Distinguished Historian Focuses
On the Finest Of Details
By Claudia G. Chamberlain
A morsel of genuine history, according to Thomas Jefferson, is a thing so rare as to be always valuable.
The quest for such morsels is at the heart of Professor Richard D. Brown's academic career.
A scholar of early American social and cultural history and a prolific historian who specializes in a finely detailed approach to historical analysis known as microhistory, Brown says the study of history helps in understanding the struggles and problems society is facing today. "I've always believed that one can learn by exploring the past," he says.
Hooked on History
It was during his student days at Oberlin College that he decided to devote his career to history.
Brown went on to study for his Ph.D. at Harvard, where his mentor, professor emeritus Bernard Bailyn, says he always had a devotion to historical study: "He has a remarkably thoughtful and impartial approach to difficult historical problems - something as rare now as it was then," says Bailyn.
In 1965, Brown headed to France on a Fulbright award. While his wife, Irene Quenzler Brown, who has also enjoyed a distinguished teaching career at UConn, pursued her dissertation research, Brown taught the American Revolution to students at the University of Toulouse. He taught the course in French, a spectacular launch to a scholarly career as an American historian that has spanned nearly four decades - three of them at UConn.
status to independence, and the movement of ideas and political consciousness through the country's social structure.
"The idea of informed citizens relates to contemporary politics, and whether citizens are
informed and how they're informed," says Brown. "One of the truly dramatic transformations of the 19th century was an exponential increase in the availability of multiple kinds of
information. That made the sorting issue the central issue. It meant that all kinds of information were placed in mutually competitive relationships."
He says the complex problems facing the country today have deep roots: "We have a political system that necessarily communicates in superficial ways and in which the context for understanding what's happening is usually lacking. Serious public issues have to compete with tabloid journalism, the weather, sports, and the entertainment world."
Years of teaching the American Revolution provided him the opportunity to compile a leading textbook in the field, Major Problems in the Era of the American Revolution. The book is now required reading in nearly 200 colleges and universities.
In what he calls his "intellectual evolution," Brown has published two ambitious works of synthesis: Knowledge Is Power is considered a seminal work in the history of communications and reading, and is cited by virtually every scholar in the field; the other, Modernization: The Transformation of American Life, makes the argument that Americans became modern in their behaviors and expectations long before their political system became modern.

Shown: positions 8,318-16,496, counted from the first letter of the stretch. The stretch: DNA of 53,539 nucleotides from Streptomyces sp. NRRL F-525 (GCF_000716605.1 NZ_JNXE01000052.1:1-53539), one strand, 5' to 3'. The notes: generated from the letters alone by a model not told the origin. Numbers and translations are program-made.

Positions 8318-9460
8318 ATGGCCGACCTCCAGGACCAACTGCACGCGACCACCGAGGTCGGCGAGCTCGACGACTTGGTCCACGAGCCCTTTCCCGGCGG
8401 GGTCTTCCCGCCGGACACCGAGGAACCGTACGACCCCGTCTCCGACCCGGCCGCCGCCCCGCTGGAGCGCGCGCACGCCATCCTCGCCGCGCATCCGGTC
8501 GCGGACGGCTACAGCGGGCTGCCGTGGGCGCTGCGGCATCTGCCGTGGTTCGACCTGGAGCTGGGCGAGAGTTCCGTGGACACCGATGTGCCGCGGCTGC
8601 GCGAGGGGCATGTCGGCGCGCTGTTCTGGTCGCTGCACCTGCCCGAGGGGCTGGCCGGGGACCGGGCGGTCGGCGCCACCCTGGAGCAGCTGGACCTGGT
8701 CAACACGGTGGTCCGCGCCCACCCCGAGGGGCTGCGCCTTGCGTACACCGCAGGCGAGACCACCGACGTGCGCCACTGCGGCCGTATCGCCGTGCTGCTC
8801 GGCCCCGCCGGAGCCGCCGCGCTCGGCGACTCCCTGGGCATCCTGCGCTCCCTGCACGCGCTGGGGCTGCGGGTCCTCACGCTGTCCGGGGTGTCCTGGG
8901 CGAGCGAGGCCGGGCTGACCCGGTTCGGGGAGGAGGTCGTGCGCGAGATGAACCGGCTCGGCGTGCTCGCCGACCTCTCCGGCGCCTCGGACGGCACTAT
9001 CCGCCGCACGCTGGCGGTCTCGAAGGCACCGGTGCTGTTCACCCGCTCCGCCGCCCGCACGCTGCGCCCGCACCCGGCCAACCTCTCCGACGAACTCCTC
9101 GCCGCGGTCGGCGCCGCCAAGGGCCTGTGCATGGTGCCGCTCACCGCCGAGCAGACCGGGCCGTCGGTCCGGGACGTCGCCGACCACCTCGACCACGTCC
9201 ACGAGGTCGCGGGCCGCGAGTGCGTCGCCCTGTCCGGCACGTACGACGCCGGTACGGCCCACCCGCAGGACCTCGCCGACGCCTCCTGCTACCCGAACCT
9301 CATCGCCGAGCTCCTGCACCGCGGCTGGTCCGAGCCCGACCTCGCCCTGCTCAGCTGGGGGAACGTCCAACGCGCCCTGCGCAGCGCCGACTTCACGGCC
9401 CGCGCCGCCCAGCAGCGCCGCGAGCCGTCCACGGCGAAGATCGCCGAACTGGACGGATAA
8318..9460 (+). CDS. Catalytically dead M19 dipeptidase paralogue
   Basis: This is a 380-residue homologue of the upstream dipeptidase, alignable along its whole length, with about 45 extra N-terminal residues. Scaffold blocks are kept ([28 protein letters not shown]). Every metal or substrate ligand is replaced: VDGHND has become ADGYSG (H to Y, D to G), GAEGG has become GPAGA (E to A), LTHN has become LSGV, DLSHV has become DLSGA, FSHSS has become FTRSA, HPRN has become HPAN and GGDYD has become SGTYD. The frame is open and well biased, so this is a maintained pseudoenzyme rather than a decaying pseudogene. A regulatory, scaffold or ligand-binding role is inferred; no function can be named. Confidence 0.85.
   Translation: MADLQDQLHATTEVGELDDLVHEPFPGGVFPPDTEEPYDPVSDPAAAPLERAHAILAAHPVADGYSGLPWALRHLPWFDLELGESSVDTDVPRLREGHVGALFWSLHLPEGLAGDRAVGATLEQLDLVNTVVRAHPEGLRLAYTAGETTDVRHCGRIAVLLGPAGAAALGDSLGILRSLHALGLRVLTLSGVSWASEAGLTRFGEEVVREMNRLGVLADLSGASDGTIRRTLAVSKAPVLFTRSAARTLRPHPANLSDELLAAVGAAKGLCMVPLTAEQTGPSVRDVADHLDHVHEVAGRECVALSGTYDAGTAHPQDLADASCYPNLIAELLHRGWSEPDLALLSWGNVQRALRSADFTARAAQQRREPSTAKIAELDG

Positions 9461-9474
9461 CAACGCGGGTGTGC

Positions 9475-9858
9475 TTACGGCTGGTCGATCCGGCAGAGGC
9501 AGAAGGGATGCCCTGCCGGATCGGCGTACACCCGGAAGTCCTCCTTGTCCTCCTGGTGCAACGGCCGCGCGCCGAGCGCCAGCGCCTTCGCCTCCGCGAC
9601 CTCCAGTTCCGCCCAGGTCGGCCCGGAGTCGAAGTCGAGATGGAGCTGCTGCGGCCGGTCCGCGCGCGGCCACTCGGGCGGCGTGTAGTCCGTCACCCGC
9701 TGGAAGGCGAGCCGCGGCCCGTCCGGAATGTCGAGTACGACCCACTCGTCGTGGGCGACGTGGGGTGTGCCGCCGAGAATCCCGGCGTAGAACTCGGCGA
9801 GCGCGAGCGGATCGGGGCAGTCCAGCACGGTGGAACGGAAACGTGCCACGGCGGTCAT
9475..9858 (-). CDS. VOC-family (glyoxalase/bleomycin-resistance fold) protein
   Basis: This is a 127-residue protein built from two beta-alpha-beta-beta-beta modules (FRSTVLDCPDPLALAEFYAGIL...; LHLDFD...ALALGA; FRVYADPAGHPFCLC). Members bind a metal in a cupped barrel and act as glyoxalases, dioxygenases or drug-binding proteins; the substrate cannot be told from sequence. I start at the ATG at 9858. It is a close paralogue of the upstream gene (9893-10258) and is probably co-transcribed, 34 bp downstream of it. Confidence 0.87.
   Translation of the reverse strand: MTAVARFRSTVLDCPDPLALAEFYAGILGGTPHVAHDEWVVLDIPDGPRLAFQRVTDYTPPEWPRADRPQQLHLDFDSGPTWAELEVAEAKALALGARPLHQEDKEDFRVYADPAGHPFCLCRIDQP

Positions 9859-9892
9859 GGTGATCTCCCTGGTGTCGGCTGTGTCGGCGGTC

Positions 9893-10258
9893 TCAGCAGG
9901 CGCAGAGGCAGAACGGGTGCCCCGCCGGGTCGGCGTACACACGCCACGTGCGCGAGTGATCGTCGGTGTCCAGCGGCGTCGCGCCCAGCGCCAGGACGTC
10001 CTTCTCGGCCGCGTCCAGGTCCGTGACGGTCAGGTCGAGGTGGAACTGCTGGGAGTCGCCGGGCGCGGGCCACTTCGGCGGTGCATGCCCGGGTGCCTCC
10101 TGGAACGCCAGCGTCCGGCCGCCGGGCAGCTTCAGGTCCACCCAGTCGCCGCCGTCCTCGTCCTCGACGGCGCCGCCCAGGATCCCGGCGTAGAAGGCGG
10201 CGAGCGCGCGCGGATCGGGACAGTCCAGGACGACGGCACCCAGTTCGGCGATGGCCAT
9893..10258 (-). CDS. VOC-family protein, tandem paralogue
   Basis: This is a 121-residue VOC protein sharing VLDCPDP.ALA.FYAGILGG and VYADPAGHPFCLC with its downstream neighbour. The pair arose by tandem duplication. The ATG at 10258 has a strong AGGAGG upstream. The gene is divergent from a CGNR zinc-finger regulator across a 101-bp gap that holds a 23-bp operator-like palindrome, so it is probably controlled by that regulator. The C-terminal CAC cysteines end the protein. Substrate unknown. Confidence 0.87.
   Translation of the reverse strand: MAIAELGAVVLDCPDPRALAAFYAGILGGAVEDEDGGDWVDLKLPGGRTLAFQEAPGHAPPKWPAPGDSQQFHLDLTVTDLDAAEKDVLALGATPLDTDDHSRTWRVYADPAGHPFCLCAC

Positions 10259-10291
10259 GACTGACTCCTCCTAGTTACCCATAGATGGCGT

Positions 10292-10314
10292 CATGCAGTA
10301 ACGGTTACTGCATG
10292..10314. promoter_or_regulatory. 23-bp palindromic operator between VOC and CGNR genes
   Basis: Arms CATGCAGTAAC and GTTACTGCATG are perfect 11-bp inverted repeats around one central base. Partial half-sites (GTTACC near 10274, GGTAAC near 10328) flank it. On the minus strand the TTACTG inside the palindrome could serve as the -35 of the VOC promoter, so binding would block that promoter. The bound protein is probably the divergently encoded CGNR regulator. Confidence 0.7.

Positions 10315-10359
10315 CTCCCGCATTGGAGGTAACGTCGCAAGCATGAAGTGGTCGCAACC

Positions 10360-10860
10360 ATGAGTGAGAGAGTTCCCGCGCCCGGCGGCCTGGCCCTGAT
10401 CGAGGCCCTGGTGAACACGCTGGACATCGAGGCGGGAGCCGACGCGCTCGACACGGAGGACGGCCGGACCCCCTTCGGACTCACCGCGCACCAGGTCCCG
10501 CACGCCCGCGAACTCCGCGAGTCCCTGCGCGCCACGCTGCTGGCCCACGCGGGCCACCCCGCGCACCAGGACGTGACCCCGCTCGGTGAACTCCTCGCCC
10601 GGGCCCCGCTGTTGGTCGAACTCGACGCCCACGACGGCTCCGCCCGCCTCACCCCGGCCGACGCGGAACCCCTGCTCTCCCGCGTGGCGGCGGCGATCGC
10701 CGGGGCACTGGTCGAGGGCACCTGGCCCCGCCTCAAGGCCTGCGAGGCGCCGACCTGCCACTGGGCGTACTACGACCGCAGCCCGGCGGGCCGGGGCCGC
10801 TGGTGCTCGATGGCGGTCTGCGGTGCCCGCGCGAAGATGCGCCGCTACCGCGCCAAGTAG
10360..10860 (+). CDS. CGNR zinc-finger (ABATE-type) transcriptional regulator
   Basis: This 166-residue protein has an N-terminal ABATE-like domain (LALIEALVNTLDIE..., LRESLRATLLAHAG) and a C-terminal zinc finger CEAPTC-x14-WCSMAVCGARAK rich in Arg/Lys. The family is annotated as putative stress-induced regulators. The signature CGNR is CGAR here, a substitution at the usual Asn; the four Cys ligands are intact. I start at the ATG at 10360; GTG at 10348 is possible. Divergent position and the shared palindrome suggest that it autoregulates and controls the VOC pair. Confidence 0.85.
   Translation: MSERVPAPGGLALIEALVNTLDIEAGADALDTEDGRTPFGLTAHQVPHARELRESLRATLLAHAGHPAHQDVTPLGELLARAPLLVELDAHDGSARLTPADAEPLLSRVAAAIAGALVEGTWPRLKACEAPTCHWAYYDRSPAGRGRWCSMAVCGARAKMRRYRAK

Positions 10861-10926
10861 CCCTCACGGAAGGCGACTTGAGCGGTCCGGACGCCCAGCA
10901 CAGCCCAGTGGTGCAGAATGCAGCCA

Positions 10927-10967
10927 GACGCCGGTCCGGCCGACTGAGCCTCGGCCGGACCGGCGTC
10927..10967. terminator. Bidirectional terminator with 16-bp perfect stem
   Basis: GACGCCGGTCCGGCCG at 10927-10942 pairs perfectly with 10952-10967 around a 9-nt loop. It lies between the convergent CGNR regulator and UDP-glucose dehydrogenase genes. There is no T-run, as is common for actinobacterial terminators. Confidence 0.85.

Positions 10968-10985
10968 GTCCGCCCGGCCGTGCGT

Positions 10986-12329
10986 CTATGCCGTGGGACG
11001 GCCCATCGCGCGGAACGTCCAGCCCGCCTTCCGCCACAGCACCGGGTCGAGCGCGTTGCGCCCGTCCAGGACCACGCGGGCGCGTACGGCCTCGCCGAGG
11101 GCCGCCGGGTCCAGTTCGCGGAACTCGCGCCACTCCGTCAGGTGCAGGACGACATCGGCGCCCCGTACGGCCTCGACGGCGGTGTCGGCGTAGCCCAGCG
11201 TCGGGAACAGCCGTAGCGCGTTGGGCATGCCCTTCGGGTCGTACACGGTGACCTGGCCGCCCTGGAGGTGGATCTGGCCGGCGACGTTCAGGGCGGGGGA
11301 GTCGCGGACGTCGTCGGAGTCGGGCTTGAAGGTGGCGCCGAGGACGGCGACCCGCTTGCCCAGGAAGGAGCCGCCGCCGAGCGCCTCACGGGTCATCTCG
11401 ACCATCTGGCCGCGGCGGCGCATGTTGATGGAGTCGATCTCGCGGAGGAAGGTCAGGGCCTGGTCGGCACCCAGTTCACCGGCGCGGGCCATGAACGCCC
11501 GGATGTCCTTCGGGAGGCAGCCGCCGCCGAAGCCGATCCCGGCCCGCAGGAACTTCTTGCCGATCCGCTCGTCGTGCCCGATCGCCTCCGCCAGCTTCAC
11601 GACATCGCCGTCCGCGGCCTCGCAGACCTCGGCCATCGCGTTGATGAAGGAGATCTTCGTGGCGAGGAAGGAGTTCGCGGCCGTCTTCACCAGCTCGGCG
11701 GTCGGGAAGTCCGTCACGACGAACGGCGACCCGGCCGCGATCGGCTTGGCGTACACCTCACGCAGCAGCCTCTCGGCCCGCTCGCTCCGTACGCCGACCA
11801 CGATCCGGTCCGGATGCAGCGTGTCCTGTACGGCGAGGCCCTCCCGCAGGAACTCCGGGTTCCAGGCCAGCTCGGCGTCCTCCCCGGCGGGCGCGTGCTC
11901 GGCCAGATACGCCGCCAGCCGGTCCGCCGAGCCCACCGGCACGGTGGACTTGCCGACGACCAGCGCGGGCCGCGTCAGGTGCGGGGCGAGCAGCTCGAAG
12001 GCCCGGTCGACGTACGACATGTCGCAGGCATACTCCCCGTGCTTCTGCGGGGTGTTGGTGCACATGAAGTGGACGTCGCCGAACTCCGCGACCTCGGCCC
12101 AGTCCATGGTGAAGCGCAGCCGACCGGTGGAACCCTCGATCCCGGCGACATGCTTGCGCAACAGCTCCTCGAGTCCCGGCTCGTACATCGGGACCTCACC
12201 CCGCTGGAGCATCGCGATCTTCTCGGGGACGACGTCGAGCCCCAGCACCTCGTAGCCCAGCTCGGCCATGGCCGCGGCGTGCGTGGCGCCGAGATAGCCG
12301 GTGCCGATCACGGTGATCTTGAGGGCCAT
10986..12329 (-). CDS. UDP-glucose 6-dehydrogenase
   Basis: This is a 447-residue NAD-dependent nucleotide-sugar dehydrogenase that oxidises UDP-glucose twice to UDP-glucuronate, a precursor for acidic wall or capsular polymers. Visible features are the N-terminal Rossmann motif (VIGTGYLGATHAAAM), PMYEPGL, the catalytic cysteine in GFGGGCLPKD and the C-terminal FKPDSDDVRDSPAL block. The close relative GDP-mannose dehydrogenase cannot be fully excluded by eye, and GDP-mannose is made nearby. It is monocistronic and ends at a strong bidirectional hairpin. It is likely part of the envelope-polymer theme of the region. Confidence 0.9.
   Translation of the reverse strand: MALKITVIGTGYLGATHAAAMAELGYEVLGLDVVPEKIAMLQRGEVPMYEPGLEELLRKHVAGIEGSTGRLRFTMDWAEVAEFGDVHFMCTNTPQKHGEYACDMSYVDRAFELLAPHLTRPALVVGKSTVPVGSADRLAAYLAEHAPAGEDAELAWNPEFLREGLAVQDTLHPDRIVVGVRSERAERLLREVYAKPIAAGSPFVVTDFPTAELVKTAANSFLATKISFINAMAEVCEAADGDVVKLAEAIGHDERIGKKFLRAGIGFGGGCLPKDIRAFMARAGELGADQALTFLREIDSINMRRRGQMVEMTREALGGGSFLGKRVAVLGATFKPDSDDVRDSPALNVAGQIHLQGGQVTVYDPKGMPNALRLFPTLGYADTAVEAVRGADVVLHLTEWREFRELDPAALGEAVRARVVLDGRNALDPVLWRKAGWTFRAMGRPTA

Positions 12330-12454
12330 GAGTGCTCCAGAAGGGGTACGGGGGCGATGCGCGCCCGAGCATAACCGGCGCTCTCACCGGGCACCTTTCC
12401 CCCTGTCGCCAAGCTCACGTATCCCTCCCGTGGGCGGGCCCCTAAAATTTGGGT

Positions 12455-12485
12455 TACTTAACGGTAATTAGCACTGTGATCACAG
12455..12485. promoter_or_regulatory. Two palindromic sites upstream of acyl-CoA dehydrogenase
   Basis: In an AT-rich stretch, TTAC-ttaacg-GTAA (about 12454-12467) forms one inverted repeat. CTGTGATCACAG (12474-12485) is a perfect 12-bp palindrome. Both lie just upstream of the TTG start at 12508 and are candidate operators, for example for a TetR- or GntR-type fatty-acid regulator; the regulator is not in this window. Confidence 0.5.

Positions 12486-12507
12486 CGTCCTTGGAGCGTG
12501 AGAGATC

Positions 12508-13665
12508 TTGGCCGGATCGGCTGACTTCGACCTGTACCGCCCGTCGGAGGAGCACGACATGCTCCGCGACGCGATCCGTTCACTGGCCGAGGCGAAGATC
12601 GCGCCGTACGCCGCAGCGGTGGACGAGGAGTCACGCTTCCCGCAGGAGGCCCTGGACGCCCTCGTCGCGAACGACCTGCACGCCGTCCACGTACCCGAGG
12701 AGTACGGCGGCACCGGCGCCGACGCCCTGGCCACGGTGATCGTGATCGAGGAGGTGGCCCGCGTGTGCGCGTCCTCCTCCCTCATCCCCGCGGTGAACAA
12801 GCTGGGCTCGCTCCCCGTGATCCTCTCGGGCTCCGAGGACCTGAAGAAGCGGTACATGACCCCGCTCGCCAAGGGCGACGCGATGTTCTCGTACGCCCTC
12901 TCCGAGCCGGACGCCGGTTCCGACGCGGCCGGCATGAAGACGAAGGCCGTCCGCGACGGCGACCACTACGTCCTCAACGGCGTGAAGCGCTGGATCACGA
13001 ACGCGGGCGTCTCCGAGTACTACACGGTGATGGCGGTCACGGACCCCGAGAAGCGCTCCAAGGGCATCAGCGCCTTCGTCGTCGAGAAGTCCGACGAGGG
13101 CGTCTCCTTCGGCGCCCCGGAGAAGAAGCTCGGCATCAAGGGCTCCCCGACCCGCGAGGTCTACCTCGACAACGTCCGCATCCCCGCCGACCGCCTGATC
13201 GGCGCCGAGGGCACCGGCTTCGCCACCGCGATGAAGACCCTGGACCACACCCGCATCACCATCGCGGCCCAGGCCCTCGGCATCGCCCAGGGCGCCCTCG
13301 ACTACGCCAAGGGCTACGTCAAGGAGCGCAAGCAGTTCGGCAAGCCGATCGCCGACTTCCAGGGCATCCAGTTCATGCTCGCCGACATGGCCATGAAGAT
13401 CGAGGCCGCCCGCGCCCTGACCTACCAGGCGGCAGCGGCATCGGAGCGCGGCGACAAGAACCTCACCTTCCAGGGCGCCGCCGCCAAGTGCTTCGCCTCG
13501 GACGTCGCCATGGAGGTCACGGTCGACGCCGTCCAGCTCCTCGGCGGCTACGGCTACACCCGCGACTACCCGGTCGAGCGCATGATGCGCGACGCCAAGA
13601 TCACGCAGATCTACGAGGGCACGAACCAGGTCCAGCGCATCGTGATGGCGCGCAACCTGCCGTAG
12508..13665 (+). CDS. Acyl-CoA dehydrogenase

"Americans were the most innovative, and the friendliest to change, of any population in the world in the 1800 to 1850 timeframe," says Brown. "This was in contrast to Europe, where the state became modern first and played the active role in leading the rest of society toward modernization." This pattern, he adds, has been repeated in developing countries in the 20th century.
"Instead of flying over the historical landscape to map its general contours, I now prefer to examine a tiny area and seek to understand it fully and minutely," he says.
"People have argued that history is just politics, that people can arrange the facts to suit them- selves and thus make any interpretation plausible. Post-modernists claim that the generalization s we offer are less the reflection of any historical reality and more the consequence of our own personal and subjective values and preferences," he adds. "For me, microhistory is an answer to that kind of criticism of historical writing."
His research in microhistory led to an experimental honors seminar he taught with his wife and to an undergraduate course in the spring of 2000 that was prominently featured in the media, including the Chronicle of Higher Education.
Together with his wife, Brown has used this microhistory approach in authoring a forthcoming book, The Hanging of Ephraim Wheeler: A Story of Rape, Incest and Justice in Early America (Harvard University Press). The book is set in Massachusetts at the beginning of the 19th century.
"We tell the story from different perspectives and we try to explain what brought Ephraim Wheeler to the gallows," says Brown. "It's also a story about poor people and prosperous people interacting in society."
A Source of Inspiration
Chief among his honors are National Endowment for the Humanities and Guggenheim Fellowships. And he was honored with the University's highest award for faculty, when he was named one of five 2002 Board of Trustees Distinguished Professors.
Brown has long admired Samuel Adams and John Adams, as well as Frederick Douglass and Wendell Phillips, although - with his penchant for precision - he stops short of describing any of them as heroes.
He has, in turn, inspired many of his students. William Guthrie Sayen, who earned a doctorate in history in 1998 and is now a history lecturer, has great admiration for his former professor:
"I'd characterize his intelligence almost as surgical, because it cuts to the core of the issue," says Sayen. "In the 12 years I've known him, I've watched him grow into a mentor role, finding creative ways of helping students realize their highest scholastic potential."